A shrub that grows to 3 metres tall by 3 metres wide. This cultivar reportedly originated in a garden in Brisbane and is thought to be a chance hybrid between Grevillea ‘Honey Gem’ and a northern form of G. pteridifolia.
It has dark green-grey, attractive, deeply divided leaves (pinnatisect) to 20 centimetres long by 15 centimetres wide, with resulting opposite linear segments about 0.5 cm wide. The foliage takes on a bronze sheen in winter, especially the new growth.
A grevillea inflorescence is technically a cluster of paired flowers, termed a conflorescence with the overall structure forming a raceme-like appearance. Grevillea species exhibit 3 main inflorescence structures:
– 1. A cylindrical to ovoid raceme (with flowers emerging around a 360° radius)
– 2. A single-sided raceme (with flowers produced on only one side, resembling a tooth-brush)
– 3. A condensed or clustered raceme (usually as long as it is wide, with species referred to as the spider-flowers)
Grevillea mostly produce the inflorescences at the terminals, beyond the foliage, which differs to the closely related Hakea.
This cultivar has a cylindrical raceme, with inflorescences to about 15 centimetres long by 8 centimetres wide. They are a burnt-copper colour (deep orange-brown) with yellow, produced in spring to summer.
Individual flowers are composed of 1 carpel (female part) where the style and stigma protrude out; 4 stamens hidden away in the perianth; and the perianth (petals and sepals collectively) which connects to a pedicel. Proteaceae flowers do not have any discernible petals or sepals (having only one whorl) and so these are referred to as “tepals” of which there are 4.
The carpels are to 40 mm long, orange with yellow tips. The perianths are burnt-orange/copper.
A very attractive plant for a garden situation. The contrast of the burnt-orange/copper inflorescences green-grey foliage is quite stunning. It is reportedly a very fast growing and hardy shrub. It has sub-tropical origins and so does better with additional watering does not tolerate heavy frost. It tolerates a range of soils, so long as drainage is adequate. Can tolerate hard pruning where plants that may be several metres tall can be cut back to about 1 metre tall to refresh the plant and provide new dense growth. Flowering is much improved with pruning.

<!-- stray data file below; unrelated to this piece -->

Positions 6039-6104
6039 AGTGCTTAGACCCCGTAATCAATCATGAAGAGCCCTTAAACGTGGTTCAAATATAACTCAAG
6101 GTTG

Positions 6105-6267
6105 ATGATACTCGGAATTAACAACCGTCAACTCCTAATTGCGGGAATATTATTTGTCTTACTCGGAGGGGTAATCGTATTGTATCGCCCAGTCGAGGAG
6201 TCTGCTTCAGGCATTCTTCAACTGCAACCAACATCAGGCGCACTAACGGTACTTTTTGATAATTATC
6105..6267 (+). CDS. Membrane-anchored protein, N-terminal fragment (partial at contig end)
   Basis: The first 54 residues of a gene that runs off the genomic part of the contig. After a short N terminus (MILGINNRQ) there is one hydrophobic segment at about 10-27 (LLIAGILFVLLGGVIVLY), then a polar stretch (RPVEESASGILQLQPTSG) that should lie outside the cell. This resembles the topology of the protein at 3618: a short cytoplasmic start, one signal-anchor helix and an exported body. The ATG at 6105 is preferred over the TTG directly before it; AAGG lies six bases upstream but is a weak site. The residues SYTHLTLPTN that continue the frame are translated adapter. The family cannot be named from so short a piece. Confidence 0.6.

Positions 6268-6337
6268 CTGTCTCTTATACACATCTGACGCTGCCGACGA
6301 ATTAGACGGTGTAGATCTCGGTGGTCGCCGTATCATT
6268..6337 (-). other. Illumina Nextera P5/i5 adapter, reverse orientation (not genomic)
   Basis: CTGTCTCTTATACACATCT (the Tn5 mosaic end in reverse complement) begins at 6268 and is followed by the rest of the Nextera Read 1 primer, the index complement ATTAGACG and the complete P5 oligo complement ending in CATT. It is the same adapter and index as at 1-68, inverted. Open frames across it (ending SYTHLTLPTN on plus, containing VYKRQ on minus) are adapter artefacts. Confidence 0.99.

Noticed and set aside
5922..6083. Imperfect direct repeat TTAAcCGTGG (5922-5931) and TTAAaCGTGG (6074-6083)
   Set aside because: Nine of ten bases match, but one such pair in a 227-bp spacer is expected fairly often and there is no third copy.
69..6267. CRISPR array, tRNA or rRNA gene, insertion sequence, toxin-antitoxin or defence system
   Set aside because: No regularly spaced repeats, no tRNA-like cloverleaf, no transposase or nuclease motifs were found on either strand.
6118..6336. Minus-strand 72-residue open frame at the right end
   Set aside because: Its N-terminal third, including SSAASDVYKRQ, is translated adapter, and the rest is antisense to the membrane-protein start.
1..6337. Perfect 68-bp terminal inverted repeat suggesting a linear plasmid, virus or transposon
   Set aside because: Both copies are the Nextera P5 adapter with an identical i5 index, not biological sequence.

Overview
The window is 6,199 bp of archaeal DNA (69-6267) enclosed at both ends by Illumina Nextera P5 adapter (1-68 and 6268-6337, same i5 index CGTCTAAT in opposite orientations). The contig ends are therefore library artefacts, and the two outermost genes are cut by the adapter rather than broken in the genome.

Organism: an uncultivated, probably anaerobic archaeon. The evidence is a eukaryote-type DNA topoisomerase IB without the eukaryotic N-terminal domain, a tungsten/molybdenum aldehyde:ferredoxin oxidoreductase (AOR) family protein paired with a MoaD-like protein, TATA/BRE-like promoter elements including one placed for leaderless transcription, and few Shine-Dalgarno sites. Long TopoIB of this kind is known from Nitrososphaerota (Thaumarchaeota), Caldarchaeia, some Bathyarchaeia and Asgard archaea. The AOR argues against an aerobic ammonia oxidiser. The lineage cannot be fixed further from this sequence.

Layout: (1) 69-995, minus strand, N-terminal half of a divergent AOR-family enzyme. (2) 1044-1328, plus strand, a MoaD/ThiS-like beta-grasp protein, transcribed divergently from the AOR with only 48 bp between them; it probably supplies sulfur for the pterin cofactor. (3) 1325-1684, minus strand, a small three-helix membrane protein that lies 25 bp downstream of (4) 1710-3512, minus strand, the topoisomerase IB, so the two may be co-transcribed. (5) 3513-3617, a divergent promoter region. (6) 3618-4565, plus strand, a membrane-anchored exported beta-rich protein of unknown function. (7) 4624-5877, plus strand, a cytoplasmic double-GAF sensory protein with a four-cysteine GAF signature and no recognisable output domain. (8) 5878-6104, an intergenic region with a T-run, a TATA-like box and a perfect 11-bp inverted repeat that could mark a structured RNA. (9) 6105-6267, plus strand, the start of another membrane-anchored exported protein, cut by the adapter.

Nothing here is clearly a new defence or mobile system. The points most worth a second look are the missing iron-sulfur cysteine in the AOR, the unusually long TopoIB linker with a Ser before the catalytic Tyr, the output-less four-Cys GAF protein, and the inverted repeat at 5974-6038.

Very good cut flower, harvest when the inflorescence is in bud rather than full-flowered. The inflorescences are of a good large size and are produced over much of the year. Excellent bird and insect attractor.
Grevilleas are propagated by three principal methods; seed, cuttings and grafting. To maintain desirable characteristics of a particular plant, vegetative propagation (e.g. cuttings or grafting) must be used. This also applies to propagation of named cultivars.
Grevillea flowers were a traditional favourite among First nations Peoples for their sweet nectar. This could be shaken onto the hand to enjoy, or into a coolamon with a little water to make a sweet drink. They might be referred to as the original “bush lollies”.
Note: The correct registered cultivar name is ‘Sunset Splendour’. However, it also goes by and, is marketed, as ‘Sunset Bronze’.
Although not yet recorded, the cultivar is very similar to several cultivars which have been known to cause allergic contact dermatitis for certain individuals who come into contact with it, so caution is advised.
Grevillea – was named in honour of Charles Francis Greville (1749-1809), an 18th-century patron of botany and co-founder of the Royal Horticultural Society. He was also a British antiquarian, collector and politician who sat in the House of Commons from 1774 to 1790.
‘Sunset Splendour’ – likely named for the colour of the inflorescences.